Operation North Pole provides 'holiday adventure' for sick kids and their families
Sadie Allison has only one look on her face Saturday afternoon, and the 3-year-old hasn't even seen Santa yet.
Her mom hinted at what was to come as the little girl embarked on a "holiday adventure." But every moment on this excursion is somehow topped by the next.
"Just in awe and amazement and joy," Sadie's mom, Hailey, said of her daughter's singular facial expression. "Pure joy."
Sadie has to endure eight more months of chemotherapy in a yearslong treatment protocol for leukemia. But no one on this train ride treats the Lombard girl or the other sick kids who are passengers as medically frail patients.
"They deserve it. They go through so much," Hailey Allison said. "And it just really helps them to take them away from their reality a little bit."
Operation North Pole creates the fantasy for kids and respite for their loved ones, and it is indeed a smooth operation. About 500 volunteers orchestrate the holiday adventure for 75 families, transforming the mundane into the magical. With their imagination, a Metra train ride becomes a "Polar Express." A convention center becomes a "winter wonderland." And kids who have spent their childhood in hospitals become kids again.
"Today is a day where we can forget about who's sick and who's not, and we all have fun," Barb Dabler said.
She's one of the founders of the nonprofit Operation North Pole along with Tim Crossin, a retired firefighter-paramedic from the Niles Fire Department. They're both Type-A "adrenaline junkies." But there's a moment at the start of the day, when Dabler is riding in a squad car with a procession of firetrucks and police escorting busloads of families to the Des Plaines Metra station. She sees bystanders stop to take pictures and fight back tears, and then the logistics of it all hits her.
"I'm like, 'Wow look at what we've done. Look what we've done for these families,'" Dabler said.
Firefighters from Des Plaines to Itasca to Glencoe greet families in red "North Pole Fire Department" T-shirts. Along with nurses and parents, they help children in wheelchairs and strollers off buses. Police are here, too, covering their uniform patches with a "North Pole" version.
"There's no chiefs. There's no firefighters. Everybody's just an elf. That's what we do," Des Plaines Fire Chief Alan Wax said.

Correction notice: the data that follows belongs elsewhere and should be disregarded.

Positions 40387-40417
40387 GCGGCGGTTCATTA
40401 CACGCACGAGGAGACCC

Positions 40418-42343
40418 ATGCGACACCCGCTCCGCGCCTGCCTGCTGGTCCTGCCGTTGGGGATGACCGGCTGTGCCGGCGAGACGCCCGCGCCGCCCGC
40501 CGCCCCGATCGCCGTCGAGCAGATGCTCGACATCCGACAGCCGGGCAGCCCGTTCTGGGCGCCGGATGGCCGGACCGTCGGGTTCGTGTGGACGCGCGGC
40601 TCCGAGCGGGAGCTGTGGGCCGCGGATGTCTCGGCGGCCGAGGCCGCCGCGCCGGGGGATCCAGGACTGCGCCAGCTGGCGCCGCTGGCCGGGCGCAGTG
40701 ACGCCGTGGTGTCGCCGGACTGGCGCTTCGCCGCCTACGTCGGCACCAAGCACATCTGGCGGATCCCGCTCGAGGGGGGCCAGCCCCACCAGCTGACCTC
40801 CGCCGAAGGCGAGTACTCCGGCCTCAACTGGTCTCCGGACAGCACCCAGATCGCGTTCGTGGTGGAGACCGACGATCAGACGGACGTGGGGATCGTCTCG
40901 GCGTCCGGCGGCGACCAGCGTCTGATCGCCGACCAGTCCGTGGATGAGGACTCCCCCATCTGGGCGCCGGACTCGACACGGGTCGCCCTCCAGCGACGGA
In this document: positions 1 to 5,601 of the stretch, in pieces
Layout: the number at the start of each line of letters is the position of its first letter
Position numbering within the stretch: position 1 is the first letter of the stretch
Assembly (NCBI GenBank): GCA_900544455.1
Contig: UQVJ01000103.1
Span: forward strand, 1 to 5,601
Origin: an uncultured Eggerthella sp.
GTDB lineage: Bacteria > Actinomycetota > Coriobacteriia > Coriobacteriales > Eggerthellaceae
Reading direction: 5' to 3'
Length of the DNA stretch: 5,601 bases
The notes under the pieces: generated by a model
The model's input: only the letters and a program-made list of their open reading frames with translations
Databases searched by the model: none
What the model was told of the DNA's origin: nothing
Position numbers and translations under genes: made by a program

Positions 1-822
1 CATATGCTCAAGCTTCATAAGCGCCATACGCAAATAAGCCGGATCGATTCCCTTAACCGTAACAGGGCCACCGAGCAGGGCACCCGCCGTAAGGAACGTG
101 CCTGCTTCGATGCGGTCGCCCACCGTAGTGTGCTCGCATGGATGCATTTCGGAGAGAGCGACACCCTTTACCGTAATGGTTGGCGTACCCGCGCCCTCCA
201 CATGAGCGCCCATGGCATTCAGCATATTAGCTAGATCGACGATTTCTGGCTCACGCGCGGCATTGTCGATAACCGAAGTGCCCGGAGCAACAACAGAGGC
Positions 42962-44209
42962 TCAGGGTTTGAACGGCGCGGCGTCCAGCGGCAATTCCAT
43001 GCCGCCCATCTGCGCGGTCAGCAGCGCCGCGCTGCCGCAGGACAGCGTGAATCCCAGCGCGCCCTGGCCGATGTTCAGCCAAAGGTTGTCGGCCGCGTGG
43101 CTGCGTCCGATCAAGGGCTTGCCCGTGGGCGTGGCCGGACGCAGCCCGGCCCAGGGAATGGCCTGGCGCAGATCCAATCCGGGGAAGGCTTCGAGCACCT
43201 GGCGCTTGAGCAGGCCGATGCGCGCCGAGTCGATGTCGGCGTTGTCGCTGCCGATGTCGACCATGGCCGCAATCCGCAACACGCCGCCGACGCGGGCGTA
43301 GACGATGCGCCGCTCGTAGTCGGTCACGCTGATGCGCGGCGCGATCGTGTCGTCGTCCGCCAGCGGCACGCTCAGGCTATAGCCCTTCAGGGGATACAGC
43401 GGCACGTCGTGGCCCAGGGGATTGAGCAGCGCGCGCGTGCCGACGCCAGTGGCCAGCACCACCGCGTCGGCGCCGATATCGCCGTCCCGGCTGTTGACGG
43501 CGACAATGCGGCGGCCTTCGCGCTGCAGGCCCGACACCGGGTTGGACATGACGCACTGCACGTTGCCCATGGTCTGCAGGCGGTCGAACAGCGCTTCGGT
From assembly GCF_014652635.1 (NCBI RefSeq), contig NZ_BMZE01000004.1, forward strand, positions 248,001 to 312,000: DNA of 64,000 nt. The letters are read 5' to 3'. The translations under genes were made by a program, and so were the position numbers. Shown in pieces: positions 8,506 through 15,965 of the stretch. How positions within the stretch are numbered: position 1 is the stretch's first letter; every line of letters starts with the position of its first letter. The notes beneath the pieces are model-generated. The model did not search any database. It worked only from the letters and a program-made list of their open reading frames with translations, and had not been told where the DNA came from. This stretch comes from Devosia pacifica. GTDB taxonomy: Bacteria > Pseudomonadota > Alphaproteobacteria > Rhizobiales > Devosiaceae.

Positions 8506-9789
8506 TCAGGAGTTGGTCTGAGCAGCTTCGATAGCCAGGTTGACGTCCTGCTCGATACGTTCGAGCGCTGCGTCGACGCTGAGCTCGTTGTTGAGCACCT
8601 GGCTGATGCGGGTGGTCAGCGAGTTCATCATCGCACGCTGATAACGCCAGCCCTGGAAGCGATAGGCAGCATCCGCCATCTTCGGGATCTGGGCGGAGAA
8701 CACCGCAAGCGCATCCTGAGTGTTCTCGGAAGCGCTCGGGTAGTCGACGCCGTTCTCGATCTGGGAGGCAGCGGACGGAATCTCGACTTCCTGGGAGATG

At 11:11 a.m., a train horn playing a few notes of "Jingle Bells" announces the arrival of the Polar Express. Angel Martinez doesn't want a window seat. The 9-year-old from Lake in the Hills wants a picture with a conductor, who doesn't mind the cookie crumbs in the aisle.
"He's never, I don't think, felt sorry for himself," said his mom, Edilia Martinez. "It's just more he wants to live life. He wants to experience things."
Angel, who has stage 4 rhabdomyosarcoma, an aggressive bone and soft tissue cancer, spent last Christmas in the hospital, and that broke his mom's heart.
"It's like time stops," she said with tears in her eyes.
But the Operation North Pole train ride from Des Plaines to Crystal Lake and back let her family experience holiday wonderment again as magicians performed tricks and ukulele-playing carolers led singalongs.
"It's truly amazing," she said. "I feel a lot of love."
That amazement carried over to the Donald E. Stephens Convention Center in Rosemont for a holiday extravaganza. The guests of honor made their entrance to the high-fives of firefighters who formed two long lines on bended knee.
"It's really a huge comfort to be able to do something so special and to have their journey be honored," said Sarah Zematis, whose daughter, Sophia, has been receiving treatment for a brain tumor and made bracelets during the train ride to give back to volunteers.
Over the last year, Operation North Pole raised enough funds to give each child -- those who are sick and their siblings -- $300 worth of gifts, Dabler said.
"Our volunteers, they wait every year for this because this is their Christmas," she said.